Nebraska business leaders discuss economic development plan
OMAHA, Neb. (AP) — Nebraska’s labor shortage was one of the main concerns raised at events held by a business group seeking public input on a statewide economic development plan.
Blueprint Nebraska held a series of town halls this week in Omaha, Lincoln and Norfolk where business and civic leaders focused on the region’s low unemployment rate and the difficulty of finding workers, The Omaha World-Herald reported . The group has hosted similar events in Gering and North Platte.
“We’re trying to get our arms around this talent challenge,” said David Brown, president of the Greater Omaha Chamber of Commerce. “There literally aren’t enough bodies to do the work that needs done.”
Municipalities need to have competitive career opportunities, as well as amenities and services to attract employees and their families, Brown said. Employers may also need to be willing to increase pay in order to be competitive, he said.
Attendees raised concerns about the need for public transportation to lure top talent who desire an urban experience but at a more affordable price than what’s available on the country’s coasts.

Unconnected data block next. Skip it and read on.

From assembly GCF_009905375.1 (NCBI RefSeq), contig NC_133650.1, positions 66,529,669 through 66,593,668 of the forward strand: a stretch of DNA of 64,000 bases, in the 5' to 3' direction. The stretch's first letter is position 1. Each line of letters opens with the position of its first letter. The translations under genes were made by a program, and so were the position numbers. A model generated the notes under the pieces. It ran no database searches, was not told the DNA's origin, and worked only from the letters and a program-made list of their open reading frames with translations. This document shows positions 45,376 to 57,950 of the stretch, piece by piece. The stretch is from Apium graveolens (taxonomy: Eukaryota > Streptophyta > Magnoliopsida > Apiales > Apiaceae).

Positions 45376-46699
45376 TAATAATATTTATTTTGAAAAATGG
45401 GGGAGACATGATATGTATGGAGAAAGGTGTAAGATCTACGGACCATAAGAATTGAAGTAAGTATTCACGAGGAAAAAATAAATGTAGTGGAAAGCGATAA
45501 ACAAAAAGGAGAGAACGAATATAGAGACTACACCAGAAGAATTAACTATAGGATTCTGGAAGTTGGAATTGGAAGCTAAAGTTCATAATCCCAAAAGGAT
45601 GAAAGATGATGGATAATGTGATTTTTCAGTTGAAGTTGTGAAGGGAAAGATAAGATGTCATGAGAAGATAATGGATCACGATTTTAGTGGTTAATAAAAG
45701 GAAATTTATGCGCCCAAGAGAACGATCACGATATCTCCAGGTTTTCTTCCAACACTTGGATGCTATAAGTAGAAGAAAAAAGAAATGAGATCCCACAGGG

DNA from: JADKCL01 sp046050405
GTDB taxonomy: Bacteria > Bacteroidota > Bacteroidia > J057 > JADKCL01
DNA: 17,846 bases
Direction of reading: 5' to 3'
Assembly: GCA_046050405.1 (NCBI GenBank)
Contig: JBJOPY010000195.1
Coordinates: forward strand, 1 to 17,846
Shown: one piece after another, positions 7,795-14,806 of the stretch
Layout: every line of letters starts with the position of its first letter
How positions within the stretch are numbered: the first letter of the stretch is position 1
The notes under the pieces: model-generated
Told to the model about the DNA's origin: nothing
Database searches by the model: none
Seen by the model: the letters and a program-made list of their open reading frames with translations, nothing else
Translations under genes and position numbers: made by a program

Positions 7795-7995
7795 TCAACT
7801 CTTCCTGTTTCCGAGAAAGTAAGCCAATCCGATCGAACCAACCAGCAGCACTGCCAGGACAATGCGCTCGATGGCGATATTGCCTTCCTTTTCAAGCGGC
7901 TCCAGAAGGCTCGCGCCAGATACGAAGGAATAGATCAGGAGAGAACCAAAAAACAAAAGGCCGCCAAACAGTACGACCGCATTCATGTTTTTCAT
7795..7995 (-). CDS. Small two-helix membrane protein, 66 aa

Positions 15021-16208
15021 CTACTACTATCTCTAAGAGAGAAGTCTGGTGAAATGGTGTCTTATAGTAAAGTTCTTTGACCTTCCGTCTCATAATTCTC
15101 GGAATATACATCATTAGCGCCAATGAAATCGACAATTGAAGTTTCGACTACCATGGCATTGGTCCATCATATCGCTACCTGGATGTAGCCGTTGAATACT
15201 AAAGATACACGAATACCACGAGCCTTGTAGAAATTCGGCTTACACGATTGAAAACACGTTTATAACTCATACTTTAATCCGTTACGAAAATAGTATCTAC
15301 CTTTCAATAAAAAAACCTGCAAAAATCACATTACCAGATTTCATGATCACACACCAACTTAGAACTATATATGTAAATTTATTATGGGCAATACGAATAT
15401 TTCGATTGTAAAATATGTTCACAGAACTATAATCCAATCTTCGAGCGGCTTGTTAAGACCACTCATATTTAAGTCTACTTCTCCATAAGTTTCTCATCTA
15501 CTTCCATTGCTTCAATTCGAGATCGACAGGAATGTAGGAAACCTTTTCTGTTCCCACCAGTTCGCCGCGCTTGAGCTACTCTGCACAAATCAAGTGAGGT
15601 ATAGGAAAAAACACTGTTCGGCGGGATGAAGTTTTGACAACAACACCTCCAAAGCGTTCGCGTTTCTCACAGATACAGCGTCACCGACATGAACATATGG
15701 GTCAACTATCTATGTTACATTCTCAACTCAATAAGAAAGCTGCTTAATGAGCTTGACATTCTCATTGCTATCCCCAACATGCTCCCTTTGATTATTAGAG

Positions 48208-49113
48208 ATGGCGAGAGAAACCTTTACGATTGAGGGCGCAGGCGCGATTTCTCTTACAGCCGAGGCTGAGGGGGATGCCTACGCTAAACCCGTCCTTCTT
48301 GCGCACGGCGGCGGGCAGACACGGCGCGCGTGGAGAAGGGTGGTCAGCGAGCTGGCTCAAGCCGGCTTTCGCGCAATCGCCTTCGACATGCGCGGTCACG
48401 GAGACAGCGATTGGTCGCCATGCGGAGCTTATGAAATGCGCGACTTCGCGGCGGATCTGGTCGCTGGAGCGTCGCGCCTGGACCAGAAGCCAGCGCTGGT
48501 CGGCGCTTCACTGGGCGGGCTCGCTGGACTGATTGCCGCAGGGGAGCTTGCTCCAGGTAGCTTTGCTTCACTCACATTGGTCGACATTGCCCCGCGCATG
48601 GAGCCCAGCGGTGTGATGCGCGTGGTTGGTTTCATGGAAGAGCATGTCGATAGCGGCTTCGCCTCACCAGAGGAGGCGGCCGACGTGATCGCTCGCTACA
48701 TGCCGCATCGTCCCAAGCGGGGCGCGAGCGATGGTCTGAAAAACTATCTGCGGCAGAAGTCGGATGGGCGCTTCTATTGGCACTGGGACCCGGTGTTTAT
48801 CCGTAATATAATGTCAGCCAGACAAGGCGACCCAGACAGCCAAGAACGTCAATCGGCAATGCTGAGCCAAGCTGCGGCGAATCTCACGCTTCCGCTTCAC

Omaha Mayor Jean Stothert said the city has been in talks with private development partners about potential transportation improvements, including light rail, rapid-transit buses and driverless vehicles.
“Not just a streetcar,” she said. “It’s not one thing or another. It’s not bus rapid transit or fill your potholes. It’s all of it.”
Participants also discussed how to improve affordable housing, child care and the education system.
Former Westside Superintendent Ken Bird is leading a committee for Blueprint Nebraska on education and training. He said educators and businesses may need to get creative to find funding for education and training. School districts may also need to consider reevaluating how they spend limited funds, he said.
Information from: Omaha World-Herald, http://www.omaha.com